Canadian PM Trudeau, in a diplomatic standoff with India, caught red-faced in parliament over political manipulation
The latest incident showed how easy it is to get Canadian leaders to back questionable causes and dubious personalities in exchange for votes or other forms of support.
The spectacle of Canadian leaders, including Prime Minister Justin Trudeau - who recently got into a major diplomatic controversy with India over his support for Sikh extremists - and Parliament Speaker Anthony Rota hailing an ex-Nazi who served with Adolf Hitler's SS that was involved in genocide and war crimes is the latest example of how politicians in that country fall easy prey to manipulation by vested interests, especially those with foreign linkages.
It also shows how readily they go along for easy political gains, regardless of their diplomatic or other consequences.
Yaroslav Hunka, who fought for the Nazis as a member of the 14th Waffen Grenadier Division of the SS was called a hero by Rota, who thanked him “for all his service”, last week and Trudeau joined in the standing ovation for him in Parliament.
The tribute to a Nazi by Canadian leaders, who claim to champion human rights, would have passed off as just a service to a particular Canadian group except that they were caught out when Jewish groups exposed the real past of the 98-year-old Nazi soldier.
After the Hunka's past became public, Trudeau on Monday shamefacedly apologised for honouring a Nazi saying, “This is something that is deeply embarrassing to the Parliament of Canada and by extension to all Canadians".
Hunka lives in Rota’s constituency and the speaker was roped in by supporters of the Nazis. The latest incident showed how easy it is to get Canadian leaders to back questionable causes and dubious personalities in exchange for votes or other forms of support.
After his praise of the Nazi was exposed, Rota told Parliament, "I am deeply sorry I offended many with my gestures and remarks”.
"I have subsequently become aware of more information which causes me to regret my decision to do so”, he said.
After Ukraine’s President Volodymyr Zelensky had addressed Parliament on Friday, Rota pointed to Hunka, who was in the public gallery and said, “He is a Ukrainian hero, a Canadian hero and we thank him for all his service”.
Zelensky, who was unaware of Hunka’s war record, was trapped unawares in the pro-Nazi frenzy at Canada's parliament that is forever passing judgments on other countries and preaching human rights and he joined in the ovation, giving a fist bump.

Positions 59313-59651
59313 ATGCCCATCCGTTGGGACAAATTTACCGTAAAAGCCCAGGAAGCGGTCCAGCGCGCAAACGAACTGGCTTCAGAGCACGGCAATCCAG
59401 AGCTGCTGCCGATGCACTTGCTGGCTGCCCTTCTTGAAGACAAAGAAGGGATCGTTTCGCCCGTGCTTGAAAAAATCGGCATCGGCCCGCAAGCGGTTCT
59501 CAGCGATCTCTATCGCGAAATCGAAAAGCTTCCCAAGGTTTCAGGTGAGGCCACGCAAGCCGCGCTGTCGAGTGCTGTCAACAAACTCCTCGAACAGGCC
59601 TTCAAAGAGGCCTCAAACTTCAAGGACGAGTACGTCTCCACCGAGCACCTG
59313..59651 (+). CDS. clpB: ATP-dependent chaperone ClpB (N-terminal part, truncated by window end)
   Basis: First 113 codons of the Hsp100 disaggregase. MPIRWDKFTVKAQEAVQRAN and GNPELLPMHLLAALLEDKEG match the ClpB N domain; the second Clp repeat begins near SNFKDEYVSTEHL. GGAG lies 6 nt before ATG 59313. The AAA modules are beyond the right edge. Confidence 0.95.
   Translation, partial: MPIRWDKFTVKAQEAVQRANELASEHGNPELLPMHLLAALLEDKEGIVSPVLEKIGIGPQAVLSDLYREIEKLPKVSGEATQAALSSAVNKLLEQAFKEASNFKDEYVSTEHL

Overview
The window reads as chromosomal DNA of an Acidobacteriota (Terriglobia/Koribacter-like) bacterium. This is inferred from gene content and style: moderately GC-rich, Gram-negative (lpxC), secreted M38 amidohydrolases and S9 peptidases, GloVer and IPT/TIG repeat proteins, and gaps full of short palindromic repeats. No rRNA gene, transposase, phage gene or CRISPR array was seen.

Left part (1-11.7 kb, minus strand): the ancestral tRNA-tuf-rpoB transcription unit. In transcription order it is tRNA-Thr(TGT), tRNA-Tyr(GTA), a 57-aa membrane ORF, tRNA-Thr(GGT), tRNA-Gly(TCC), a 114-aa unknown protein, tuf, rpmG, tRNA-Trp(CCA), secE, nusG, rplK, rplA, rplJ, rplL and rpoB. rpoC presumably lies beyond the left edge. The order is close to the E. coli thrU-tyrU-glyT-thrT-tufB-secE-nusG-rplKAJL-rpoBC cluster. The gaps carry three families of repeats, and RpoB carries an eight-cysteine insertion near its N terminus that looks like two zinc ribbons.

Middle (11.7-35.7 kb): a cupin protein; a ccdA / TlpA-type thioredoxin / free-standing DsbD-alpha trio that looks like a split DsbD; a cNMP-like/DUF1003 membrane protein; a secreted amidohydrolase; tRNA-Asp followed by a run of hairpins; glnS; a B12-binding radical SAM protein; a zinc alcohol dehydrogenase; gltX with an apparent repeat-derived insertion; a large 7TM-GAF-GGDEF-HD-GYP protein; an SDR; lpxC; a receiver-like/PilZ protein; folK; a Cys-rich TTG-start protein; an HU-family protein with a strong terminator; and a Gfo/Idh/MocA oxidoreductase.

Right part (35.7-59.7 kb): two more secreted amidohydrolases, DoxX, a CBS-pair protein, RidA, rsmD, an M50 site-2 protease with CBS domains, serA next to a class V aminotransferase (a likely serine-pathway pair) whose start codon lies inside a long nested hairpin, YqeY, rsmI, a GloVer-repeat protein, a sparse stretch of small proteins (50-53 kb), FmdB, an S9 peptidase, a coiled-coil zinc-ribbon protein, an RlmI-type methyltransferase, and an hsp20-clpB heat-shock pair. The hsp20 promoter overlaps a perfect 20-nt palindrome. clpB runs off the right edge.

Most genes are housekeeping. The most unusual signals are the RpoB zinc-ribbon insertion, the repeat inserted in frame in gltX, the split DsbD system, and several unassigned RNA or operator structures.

Rota said, “I wish to make clear that no one, including fellow parliamentarians and the Ukraine delegation, was aware of my intention or of my remarks before I delivered them”.
The speaker had said while introducing Hunka, that he is “a Ukrainian Canadian war veteran from the Second World War who fought for Ukrainian independence against the Russians”.
The incident played into Ruassia’s accusations that Ukraine is run by neo-Nazis, even though Zelensky is himself Jewish.
Kremlin’s Spokesperson Dmitry Peskov expressed outrage about the Canadian honour and said, "Many Western countries, including Canada, have raised a young generation that does not know who fought whom or what happened during the Second World War”.
Canada has given refuge to members of the Nazi forces - like it does for Khalistani extremists - which have carried out the horrific genocide of 6 million Jewish people. The Waffen-SS was declared to be a criminal organisation in World War II by the Nuremberg Trials held by the International Military Tribunal for Nazi war crimes.
Historians have documented atrocities committed by the division that Hunka served in against the people of Slovakia and Poland, murdering hundreds of people.
This came even as Indian External Affairs Minister S Jaishankar, who is in New York, said it was still a world of “double standards” and countries occupying “positions of influence” are “resisting the pressure to change” and those with “institutional influence or historical influence” have “actually weaponised a lot of those capabilities”.
Diplomatic relations between Canada and India have become tense over the murder of a Canadian Sikh separatist leader. Trudeau recently announced in parliament that its intelligence agencies were investigating “credible" allegations linking Indian agents to the death of Khalistani separatist and Canadian citizen Hardeep Singh Nijjar.
Canadian Sikhs held protests outside Indian diplomatic missions in Ottawa, Toronto, and Vancouver. In Toronto, demonstrators even went to the extent of burning the Indian flag and hitting a cardboard figure of Indian Prime Minister Narendra Modi with shoes. About 100 protesters took part in Toronto and nearly 200 in Vancouver, local media reports said.